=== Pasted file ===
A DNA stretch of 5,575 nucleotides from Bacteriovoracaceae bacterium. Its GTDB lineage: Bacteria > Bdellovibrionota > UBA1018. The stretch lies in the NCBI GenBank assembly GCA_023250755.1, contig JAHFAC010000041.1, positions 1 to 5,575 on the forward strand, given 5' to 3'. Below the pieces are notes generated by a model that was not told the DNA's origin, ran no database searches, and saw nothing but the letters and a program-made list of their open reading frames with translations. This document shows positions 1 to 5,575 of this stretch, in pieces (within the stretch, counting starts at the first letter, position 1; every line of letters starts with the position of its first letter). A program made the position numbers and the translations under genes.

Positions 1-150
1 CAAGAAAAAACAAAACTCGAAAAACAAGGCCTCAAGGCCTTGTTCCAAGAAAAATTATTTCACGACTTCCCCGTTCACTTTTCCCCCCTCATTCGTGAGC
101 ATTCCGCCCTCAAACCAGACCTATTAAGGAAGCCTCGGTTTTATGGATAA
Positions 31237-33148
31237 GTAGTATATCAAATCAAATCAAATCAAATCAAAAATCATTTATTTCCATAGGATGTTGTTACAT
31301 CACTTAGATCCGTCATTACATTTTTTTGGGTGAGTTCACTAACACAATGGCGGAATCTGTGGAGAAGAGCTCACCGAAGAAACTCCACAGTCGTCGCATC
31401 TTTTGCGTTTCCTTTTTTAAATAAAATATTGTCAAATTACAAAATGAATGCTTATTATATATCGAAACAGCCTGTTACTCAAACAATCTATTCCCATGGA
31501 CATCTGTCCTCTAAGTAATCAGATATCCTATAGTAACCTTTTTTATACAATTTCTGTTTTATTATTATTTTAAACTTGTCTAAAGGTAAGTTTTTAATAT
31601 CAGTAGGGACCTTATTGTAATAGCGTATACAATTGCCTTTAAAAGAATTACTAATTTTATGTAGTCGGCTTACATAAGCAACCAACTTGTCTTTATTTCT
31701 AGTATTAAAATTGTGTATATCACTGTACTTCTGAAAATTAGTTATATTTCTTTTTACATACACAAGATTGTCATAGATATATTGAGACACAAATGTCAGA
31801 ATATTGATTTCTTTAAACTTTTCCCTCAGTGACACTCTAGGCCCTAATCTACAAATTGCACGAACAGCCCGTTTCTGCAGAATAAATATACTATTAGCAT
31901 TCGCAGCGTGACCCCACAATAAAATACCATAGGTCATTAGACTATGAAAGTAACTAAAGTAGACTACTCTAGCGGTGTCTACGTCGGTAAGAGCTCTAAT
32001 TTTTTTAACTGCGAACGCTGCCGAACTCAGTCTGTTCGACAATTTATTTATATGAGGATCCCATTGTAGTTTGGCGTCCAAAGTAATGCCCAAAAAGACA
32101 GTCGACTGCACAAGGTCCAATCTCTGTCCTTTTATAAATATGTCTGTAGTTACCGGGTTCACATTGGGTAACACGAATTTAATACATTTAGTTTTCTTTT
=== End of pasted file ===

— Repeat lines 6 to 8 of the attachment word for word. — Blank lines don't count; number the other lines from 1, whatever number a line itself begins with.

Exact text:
31237 GTAGTATATCAAATCAAATCAAATCAAATCAAAAATCATTTATTTCCATAGGATGTTGTTACAT
31301 CACTTAGATCCGTCATTACATTTTTTTGGGTGAGTTCACTAACACAATGGCGGAATCTGTGGAGAAGAGCTCACCGAAGAAACTCCACAGTCGTCGCATC
31401 TTTTGCGTTTCCTTTTTTAAATAAAATATTGTCAAATTACAAAATGAATGCTTATTATATATCGAAACAGCCTGTTACTCAAACAATCTATTCCCATGGA